Bagalay was, by all accounts, an exceptional member of Detroit Local 17's Line
Clearance and Tree Trimmer apprenticeship program.
|Detroit Local 17 journeyman line clearance tree trimmer Lisa Bagalay
“But, before we get to her story, Business Manager Dean Bradley wants everyone to understand something important: Lisa Bagalay isn't special because she's a woman doing a job that's mostly done by men. Yes, by Bradley's reckoning she is the first woman to top out of the local's program in at least 20 years, and yes, that is extraordinary.
She also isn't special because she did it after being a stay-at-home mom for a 15 years. Though a fair number of her fellow apprentices were in their 20s, it's not unusual to have apprentices closer to 40, like Bagalay.
What Bradley wants people to understand, from the first, is just how special anyone is who makes it through Local 17's line clearance program, whoever they are.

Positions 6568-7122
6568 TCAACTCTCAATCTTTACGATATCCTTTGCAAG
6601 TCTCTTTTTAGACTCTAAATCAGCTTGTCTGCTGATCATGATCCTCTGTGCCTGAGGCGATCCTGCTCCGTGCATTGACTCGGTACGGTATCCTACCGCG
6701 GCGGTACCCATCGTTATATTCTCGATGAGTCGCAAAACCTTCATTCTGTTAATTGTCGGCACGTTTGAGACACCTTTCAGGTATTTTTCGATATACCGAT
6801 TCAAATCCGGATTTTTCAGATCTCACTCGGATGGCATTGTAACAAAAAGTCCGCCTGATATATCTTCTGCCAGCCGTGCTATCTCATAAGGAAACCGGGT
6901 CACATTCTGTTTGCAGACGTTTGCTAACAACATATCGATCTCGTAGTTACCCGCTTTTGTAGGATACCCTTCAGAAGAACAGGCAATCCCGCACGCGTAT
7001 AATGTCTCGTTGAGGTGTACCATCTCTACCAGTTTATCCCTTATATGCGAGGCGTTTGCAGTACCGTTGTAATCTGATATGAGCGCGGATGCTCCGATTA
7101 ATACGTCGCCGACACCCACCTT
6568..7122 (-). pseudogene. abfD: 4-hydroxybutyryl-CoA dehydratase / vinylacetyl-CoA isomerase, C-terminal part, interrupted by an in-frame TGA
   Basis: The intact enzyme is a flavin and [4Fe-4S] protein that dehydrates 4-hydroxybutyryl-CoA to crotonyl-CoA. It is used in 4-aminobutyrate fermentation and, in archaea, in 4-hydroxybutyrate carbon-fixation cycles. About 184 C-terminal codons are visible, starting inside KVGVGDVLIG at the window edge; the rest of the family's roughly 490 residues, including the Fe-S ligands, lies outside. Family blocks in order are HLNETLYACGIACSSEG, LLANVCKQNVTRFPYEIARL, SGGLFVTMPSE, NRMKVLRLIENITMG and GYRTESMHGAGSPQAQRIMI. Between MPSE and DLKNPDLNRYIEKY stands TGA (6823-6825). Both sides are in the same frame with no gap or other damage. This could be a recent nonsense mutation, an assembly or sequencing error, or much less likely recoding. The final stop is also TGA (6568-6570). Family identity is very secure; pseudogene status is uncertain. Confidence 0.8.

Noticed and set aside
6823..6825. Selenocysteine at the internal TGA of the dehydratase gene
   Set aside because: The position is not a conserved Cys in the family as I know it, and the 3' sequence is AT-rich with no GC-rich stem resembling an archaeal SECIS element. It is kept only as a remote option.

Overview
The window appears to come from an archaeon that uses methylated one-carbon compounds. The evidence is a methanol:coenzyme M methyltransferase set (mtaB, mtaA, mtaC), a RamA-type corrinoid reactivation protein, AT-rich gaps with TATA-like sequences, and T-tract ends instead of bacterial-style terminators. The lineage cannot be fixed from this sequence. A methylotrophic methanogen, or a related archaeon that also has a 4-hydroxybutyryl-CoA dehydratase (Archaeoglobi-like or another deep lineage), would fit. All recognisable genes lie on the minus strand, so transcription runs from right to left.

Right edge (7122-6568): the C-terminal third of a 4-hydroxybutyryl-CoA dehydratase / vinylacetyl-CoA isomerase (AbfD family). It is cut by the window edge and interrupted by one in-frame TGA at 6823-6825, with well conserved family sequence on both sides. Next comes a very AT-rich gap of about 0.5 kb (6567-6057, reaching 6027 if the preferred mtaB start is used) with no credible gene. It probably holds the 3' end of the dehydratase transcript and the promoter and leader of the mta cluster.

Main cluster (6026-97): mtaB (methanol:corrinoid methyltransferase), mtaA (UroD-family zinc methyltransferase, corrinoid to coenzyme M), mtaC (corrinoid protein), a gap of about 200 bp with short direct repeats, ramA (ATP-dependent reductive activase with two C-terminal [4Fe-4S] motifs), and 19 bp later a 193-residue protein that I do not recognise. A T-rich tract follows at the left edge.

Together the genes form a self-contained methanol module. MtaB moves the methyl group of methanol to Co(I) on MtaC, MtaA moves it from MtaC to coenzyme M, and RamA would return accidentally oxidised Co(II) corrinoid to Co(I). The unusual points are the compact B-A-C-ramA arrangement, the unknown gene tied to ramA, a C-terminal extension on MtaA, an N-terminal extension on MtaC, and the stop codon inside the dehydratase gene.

"We have a 25% washout rate just in the nine-day bootcamp before the apprenticeship starts and 50% during the full program. The line clearance trade is exceptionally hazardous, technical and physically demanding," he said.
Not many people want to climb to the swaying top of an 80-foot tree in the dead of a Detroit winter with a chainsaw and plans to bring that tree down, piece by controlled piece. Even fewer succeed.
"The strength, the extreme weather, the hazards. I challenge anyone to try it," he said
Once you understand that, Bradley said, now he can tell you about Lisa Bagalay. He is at pains to say Bagalay isn't exceptional simply because she finished. Roughly 20 women have topped out of the only other IBEW Line Clearance Tree Trimming apprenticeship — run by the Northwest Line JATC in Vancouver, Wash. — since 1991.